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LISA selected as ESA L3 mission

The proposed LISA mission will detect gravitational waves in space using a trio of satellites, separated by millions of kilometers. Lasers will be employed to measure the minute changes in their relative distance induced by impinging gravitational waves © AEI/MM/exozet; GW simulation: NASA/C. Henze

In a meeting ESA’s Science Programme Committee selected the space-based gravitational-wave detector “Laser Interferometer Space Antenna” (LISA) for ESA’s third large (L3) mission in the “Cosmic Vision” plan. LISA will consist of three spacecraft separated by millions of kilometers.

They precisely monitor their relative distance changes with lasers to detect gravitational waves in space. Researchers at the Max Planck Institute for Gravitational Physics Hannover and the Institut für Gravitationsphysik at Leibniz Universität Hannover are leading members of the international LISA consortium. LISA will complement ground-based gravitational-wave detectors by observing these space-time ripples at low frequencies, which are emitted by, e.g., merging supermassive black holes, and binary stars. After the selection on 20th of June, the design and costing of the mission will now be completed. It will then be proposed for “adoption” by ESA, followed by the construction of the spacecraft. The launch of the mission is expected in 2034.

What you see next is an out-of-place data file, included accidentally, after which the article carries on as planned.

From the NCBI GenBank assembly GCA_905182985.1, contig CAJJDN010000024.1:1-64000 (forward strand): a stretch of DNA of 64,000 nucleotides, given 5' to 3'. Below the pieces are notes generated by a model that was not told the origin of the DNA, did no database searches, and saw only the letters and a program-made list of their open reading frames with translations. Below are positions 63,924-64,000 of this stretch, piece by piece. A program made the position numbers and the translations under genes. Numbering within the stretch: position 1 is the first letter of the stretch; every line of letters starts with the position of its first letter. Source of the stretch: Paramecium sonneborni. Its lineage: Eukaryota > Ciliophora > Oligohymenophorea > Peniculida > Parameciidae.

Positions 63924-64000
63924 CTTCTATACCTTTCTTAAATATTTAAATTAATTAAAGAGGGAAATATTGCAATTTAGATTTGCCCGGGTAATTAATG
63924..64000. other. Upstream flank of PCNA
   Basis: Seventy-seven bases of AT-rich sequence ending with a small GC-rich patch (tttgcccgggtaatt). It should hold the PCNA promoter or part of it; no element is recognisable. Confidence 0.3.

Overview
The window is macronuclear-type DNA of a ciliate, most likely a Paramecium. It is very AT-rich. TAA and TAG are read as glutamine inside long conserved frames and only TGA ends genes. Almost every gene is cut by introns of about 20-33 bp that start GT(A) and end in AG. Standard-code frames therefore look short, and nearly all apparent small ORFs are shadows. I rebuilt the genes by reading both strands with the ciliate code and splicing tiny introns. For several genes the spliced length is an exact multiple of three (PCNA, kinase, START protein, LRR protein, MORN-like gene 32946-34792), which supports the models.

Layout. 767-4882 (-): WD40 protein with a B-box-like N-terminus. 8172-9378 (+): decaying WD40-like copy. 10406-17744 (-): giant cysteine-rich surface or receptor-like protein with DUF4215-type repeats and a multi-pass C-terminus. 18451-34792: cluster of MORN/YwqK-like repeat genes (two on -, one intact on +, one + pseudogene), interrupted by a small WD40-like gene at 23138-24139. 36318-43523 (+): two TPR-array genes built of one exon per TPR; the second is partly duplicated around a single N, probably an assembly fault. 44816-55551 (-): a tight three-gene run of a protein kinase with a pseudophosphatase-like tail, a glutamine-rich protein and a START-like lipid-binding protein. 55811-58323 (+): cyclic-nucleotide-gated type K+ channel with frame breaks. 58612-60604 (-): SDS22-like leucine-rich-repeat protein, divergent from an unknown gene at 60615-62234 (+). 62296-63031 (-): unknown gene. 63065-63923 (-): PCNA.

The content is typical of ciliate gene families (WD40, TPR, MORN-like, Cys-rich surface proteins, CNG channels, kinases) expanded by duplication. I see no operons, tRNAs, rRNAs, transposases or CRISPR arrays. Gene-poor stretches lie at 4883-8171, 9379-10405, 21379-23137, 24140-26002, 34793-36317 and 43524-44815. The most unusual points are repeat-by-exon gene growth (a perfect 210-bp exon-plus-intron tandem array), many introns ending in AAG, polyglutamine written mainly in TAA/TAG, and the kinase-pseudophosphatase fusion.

Further information: Website Albert Einstein Institute Hannover